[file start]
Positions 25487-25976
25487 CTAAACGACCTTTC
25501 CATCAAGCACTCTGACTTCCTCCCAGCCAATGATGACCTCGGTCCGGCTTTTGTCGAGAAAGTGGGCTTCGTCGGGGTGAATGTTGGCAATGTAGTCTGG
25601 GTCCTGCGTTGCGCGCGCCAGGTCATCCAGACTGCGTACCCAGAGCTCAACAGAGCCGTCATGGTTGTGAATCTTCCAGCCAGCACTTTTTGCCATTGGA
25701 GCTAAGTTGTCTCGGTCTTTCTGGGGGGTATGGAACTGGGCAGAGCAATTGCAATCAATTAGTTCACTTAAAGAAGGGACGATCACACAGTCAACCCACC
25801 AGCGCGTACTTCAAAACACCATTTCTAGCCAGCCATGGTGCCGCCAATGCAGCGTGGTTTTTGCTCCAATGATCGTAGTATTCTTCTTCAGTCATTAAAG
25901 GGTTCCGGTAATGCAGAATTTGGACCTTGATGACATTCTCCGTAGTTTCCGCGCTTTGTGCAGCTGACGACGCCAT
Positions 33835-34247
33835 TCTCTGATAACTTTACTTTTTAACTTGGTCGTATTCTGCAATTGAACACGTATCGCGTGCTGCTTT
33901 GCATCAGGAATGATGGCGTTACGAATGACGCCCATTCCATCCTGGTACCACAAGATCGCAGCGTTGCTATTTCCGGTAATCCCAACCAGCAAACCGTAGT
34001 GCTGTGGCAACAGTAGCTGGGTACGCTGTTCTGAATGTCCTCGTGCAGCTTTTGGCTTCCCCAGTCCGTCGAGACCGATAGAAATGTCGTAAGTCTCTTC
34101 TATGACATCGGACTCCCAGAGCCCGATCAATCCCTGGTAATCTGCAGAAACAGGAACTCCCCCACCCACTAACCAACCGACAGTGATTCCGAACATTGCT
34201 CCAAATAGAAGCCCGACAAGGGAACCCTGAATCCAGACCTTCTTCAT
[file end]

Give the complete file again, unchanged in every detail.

Positions 25487-25976
25487 CTAAACGACCTTTC
25501 CATCAAGCACTCTGACTTCCTCCCAGCCAATGATGACCTCGGTCCGGCTTTTGTCGAGAAAGTGGGCTTCGTCGGGGTGAATGTTGGCAATGTAGTCTGG
25601 GTCCTGCGTTGCGCGCGCCAGGTCATCCAGACTGCGTACCCAGAGCTCAACAGAGCCGTCATGGTTGTGAATCTTCCAGCCAGCACTTTTTGCCATTGGA
25701 GCTAAGTTGTCTCGGTCTTTCTGGGGGGTATGGAACTGGGCAGAGCAATTGCAATCAATTAGTTCACTTAAAGAAGGGACGATCACACAGTCAACCCACC
25801 AGCGCGTACTTCAAAACACCATTTCTAGCCAGCCATGGTGCCGCCAATGCAGCGTGGTTTTTGCTCCAATGATCGTAGTATTCTTCTTCAGTCATTAAAG
25901 GGTTCCGGTAATGCAGAATTTGGACCTTGATGACATTCTCCGTAGTTTCCGCGCTTTGTGCAGCTGACGACGCCAT
Positions 33835-34247
33835 TCTCTGATAACTTTACTTTTTAACTTGGTCGTATTCTGCAATTGAACACGTATCGCGTGCTGCTTT
33901 GCATCAGGAATGATGGCGTTACGAATGACGCCCATTCCATCCTGGTACCACAAGATCGCAGCGTTGCTATTTCCGGTAATCCCAACCAGCAAACCGTAGT
34001 GCTGTGGCAACAGTAGCTGGGTACGCTGTTCTGAATGTCCTCGTGCAGCTTTTGGCTTCCCCAGTCCGTCGAGACCGATAGAAATGTCGTAAGTCTCTTC
34101 TATGACATCGGACTCCCAGAGCCCGATCAATCCCTGGTAATCTGCAGAAACAGGAACTCCCCCACCCACTAACCAACCGACAGTGATTCCGAACATTGCT
34201 CCAAATAGAAGCCCGACAAGGGAACCCTGAATCCAGACCTTCTTCAT